More Chinese-made two-wheelers like the TaoTao TBR7 250 have been entering the off-roading scene. Largely, this is due to increased consumer awareness of alternative options and a growing number of tech-savvy owner-mechanics confident enough to do their own mods and repairs. Many might wonder whether it is wise to opt for a less-popular name-brand. Well, you will soon find out in this motorcycle guide.
The TaoTao TBR7 250 is a Chinese-manufactured dual-sport bike by Tao Motor. It features a 229-cm3 engine, five-speed manual transmission, a rear rack and gear selector, and preload-adjustable rear shocks. This Enduro-style machine is perfect as a cruiser, daily commuter, or weekend warrior.
As with any other non-U.S. motorcycle, many veteran riders feel that the TaoTao TBR7 poses an increased possibility of mechanical failure due to its cheap parts and the manufacturer’s lack of quality control. But while this is not entirely incorrect, this probability should not sum up what this bike’s capabilities are. Nor should it deter folks from trying it out. Read on to learn more about the TBR7 and decide if it will be a worthy ride.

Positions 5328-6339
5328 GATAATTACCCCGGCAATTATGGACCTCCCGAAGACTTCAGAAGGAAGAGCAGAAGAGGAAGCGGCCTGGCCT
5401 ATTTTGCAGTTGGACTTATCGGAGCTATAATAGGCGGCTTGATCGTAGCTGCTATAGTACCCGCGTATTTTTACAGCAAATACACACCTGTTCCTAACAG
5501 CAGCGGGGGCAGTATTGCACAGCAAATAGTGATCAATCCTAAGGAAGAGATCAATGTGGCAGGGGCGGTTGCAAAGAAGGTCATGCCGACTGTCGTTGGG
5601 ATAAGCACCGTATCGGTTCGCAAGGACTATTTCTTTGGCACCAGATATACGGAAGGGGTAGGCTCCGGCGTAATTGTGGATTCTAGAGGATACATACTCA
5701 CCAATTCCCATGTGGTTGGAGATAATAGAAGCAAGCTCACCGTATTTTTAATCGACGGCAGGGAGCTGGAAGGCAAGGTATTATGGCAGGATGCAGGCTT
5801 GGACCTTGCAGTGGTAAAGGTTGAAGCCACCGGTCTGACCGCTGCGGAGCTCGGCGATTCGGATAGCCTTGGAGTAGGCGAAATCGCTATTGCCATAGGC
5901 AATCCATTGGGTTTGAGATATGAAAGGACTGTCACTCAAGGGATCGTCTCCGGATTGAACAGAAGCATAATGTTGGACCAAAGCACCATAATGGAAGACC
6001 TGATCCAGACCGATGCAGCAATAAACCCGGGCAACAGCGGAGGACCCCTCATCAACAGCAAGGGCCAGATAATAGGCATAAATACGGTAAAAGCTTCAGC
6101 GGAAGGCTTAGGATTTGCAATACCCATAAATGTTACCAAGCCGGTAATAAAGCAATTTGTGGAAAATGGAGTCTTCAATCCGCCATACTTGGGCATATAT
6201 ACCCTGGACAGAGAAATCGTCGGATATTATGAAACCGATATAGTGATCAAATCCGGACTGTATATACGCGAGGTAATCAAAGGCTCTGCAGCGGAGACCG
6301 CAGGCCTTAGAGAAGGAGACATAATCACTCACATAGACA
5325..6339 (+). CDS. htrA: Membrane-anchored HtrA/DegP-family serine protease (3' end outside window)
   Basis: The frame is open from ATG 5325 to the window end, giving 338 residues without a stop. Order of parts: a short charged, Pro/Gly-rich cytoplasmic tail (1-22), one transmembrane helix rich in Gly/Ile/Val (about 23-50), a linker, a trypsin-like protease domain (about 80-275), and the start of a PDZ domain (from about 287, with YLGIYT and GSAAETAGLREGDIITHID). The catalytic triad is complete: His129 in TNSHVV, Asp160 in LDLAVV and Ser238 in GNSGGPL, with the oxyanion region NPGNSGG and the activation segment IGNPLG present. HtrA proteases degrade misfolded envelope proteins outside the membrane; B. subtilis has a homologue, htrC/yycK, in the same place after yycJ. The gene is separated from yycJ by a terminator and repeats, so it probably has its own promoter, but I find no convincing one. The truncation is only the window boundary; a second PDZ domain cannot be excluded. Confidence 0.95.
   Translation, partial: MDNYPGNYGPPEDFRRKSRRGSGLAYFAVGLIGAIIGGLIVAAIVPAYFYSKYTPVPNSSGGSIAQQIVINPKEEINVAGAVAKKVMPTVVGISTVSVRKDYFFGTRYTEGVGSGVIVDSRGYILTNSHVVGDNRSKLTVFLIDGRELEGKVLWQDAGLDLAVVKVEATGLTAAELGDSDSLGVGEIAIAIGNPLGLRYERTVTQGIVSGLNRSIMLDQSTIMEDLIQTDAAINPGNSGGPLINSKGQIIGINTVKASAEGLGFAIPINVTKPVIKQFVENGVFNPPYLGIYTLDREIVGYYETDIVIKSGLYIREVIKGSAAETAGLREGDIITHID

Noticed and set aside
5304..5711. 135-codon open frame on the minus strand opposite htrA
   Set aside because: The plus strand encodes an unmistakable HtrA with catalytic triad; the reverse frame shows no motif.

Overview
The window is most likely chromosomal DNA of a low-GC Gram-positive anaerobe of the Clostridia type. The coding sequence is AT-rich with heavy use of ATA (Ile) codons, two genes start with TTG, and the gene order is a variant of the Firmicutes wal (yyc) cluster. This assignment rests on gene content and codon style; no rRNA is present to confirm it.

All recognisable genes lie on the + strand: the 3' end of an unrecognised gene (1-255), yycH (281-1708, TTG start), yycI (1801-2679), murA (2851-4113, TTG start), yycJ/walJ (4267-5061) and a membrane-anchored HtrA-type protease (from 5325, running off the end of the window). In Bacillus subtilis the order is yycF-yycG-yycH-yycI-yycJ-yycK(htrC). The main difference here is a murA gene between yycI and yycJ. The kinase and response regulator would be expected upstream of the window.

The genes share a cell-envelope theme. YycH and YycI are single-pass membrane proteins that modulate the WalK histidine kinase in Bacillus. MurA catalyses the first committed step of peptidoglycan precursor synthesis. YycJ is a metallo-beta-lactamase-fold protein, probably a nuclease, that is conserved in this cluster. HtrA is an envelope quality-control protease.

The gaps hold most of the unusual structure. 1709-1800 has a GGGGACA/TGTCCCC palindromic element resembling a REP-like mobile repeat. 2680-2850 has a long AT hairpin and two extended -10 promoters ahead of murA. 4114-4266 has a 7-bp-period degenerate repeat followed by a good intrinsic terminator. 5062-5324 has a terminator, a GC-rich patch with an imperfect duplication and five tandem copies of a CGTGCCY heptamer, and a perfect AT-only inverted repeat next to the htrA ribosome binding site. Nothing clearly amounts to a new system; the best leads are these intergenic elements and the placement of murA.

The TaoTao TBR7 250 Enduro
The TaoTao TBR7 250 is one of the many dual-sport bikes in the market that caters to the increased demand for more affordable, capable two-wheelers. This feature-rich, full-sized motorcycle is well-equipped with a manual five-speed transmission, an electric starter with a back-up kick-start, and loads of low-end power. It hits up to 60 mph top-end speed like nothing, can carry up to 400 lbs rider weight, and is a superb ride on- and off-road. A new player in the dual-sport sub-segment, the TBR7 has components comparable to the Honda CFR250 and the Yamaha WR250.
In recent years, the TBR7 has become a top choice among first-time and budget-conscious riders – not because they are cheapskates but because it is convenient to upgrade parts and make mistakes on this wheeler. The TaoTao TBR7 250 has become part of the more popular practice/project bikes around.
Of course, not everyone would agree, especially die-hard Yamaha, Kawasaki, or KTM followers who would rather spend their money on secondhand units. After all, these big Japanese manufacturers still best the TaoTao brand in terms of product quality, durability, and reliability. But for a vehicle worth less than $1,600, I would say its features and characteristics do pack a punch. Best of all, it is 50-states-legal – not many bikes have the same bragging rights.
TaoTao TBR7 Specs & Features